Over the last 10 years, Winnipeg has seen an annual average of 13 fatal collisions and 145 collisions resulting in serious injuries. In fact, while fatal collisions have decreased year over year, the number of injury-causing collisions has increased over the last 20 years. Serious injuries and deaths on the road are preventable – and Winnipeggers are in the midst of a cultural shift to a mindset that no longer tolerates such incidents.
The City of Winnipeg has aligned with a number of province-wide initiatives and also has made progress on a number of road safety issues specific to City streets. Many of these improvements are detailed below.
Traffic safety is a priority for the City of Winnipeg. We want our roads to be a safe space for all users; when data, statistics, and incident reports indicate the need for change, we do everything we practicably can to make that change. Below is a snapshot of some of our recent implementations.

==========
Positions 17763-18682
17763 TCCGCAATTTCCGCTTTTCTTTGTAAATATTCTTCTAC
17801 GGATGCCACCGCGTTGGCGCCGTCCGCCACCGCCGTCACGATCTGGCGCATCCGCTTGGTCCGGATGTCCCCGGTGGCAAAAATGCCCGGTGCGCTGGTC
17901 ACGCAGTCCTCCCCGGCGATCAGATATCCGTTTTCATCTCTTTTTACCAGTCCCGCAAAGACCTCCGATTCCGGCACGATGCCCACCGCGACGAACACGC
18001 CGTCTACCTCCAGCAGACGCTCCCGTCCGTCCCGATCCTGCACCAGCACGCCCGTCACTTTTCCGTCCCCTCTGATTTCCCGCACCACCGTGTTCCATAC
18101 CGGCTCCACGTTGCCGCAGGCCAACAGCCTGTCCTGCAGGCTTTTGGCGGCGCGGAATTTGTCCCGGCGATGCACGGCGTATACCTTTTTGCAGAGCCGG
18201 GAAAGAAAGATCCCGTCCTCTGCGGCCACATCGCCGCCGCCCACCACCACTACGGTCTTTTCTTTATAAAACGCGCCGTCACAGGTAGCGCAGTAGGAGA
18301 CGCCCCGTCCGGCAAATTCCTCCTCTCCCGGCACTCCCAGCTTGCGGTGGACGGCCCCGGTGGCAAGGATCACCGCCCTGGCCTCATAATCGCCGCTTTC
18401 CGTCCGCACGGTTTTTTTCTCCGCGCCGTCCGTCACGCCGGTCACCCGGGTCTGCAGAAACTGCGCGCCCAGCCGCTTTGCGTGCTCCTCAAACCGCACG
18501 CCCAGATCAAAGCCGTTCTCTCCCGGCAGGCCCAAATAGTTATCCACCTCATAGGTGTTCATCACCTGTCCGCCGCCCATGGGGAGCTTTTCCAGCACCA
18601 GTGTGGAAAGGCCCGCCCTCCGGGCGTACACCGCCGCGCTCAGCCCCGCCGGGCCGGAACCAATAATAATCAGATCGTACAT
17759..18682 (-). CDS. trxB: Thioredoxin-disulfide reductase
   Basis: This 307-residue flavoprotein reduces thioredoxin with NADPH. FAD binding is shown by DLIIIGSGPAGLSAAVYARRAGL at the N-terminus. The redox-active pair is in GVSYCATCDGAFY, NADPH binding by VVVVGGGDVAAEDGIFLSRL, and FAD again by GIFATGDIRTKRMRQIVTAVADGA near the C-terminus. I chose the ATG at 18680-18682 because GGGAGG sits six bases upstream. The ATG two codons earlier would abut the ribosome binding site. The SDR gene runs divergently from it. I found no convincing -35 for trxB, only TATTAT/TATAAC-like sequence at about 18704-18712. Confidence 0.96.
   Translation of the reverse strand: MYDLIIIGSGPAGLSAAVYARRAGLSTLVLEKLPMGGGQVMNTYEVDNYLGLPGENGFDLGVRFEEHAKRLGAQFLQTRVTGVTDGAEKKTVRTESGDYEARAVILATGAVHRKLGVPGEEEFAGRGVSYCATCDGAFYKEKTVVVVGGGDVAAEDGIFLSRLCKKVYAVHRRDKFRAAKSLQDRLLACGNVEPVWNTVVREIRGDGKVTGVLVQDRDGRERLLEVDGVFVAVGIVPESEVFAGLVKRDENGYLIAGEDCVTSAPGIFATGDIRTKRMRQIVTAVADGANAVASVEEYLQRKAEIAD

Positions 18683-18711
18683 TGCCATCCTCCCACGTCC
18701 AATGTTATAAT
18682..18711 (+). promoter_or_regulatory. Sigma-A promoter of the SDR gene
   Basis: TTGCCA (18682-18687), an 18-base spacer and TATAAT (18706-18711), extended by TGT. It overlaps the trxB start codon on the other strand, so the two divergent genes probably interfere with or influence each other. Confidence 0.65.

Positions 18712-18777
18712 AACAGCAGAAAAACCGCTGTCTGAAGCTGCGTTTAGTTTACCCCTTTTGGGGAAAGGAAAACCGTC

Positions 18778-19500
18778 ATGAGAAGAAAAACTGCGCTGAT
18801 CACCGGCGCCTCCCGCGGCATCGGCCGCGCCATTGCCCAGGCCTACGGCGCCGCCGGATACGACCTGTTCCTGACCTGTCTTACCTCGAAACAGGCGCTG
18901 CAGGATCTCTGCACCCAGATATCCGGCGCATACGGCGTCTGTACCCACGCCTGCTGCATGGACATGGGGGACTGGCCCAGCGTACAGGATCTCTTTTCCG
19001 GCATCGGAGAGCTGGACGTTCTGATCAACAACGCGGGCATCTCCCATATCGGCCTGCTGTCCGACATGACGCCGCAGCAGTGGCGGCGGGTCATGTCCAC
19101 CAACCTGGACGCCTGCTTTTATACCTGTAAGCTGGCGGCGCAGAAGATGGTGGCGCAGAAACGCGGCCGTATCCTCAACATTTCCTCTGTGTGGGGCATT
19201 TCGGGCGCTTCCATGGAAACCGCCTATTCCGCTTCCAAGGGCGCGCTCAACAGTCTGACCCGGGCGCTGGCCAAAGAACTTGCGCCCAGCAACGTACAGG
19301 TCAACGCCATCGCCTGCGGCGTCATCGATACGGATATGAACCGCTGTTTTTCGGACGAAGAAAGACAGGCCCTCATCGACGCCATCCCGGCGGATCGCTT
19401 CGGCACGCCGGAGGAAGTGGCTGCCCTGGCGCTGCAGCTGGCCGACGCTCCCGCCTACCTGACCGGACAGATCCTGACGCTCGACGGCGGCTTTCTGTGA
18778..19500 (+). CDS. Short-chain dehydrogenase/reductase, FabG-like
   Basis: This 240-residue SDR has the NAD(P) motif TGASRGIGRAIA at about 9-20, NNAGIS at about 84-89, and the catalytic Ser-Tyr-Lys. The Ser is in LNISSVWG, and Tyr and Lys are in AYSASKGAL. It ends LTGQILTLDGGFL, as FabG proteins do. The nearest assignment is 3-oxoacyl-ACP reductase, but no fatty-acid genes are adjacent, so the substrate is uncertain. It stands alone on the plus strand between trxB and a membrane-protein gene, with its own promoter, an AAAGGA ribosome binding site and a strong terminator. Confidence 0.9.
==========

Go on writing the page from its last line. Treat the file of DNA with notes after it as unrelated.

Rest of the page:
August 2020 - Road Safety Strategic Action Plan
Work on the Winnipeg Road Safety Strategic Action Plan is now underway! The plan will serve as a roadmap for implementing both short-term solutions and long-term investments over the next 3-5 years and beyond in a coordinated and focused manner, to ensure the City is doing its part in preventing serious injury and death on our roads. Learn more about how you can get involved in shaping the future of road safety in Winnipeg.
Marion Street/Goulet Street Speed Limit Reduction
The speed limit on Marion Street and Goulet Street (from St. Mary's Road to Youville Street) has been reduced to 50 km/h.
This change is part of the new Speed Limit Setting Bylaw that came into force in 2019 as a result of the Transportation and Traffic Modernization Act (Bill 14) that abolished the former Highway Traffic Board.
The decision to reduce the speed limit here is the result of a technical analysis (based on the Transportation Association of Canada's Guidelines for Establishing Posted Speed Limits), as well as a push from the community to work towards a more pedestrian-friendly environment.
Garry Street active transportation signals
The City recently installed a number of bicycle and pedestrian priority signals along the newly-opened Garry Street bi-directional bike lane. This signal type is new for Winnipeggers and helps mitigate collision risks when cars want to turn left across a through-traffic bike lane.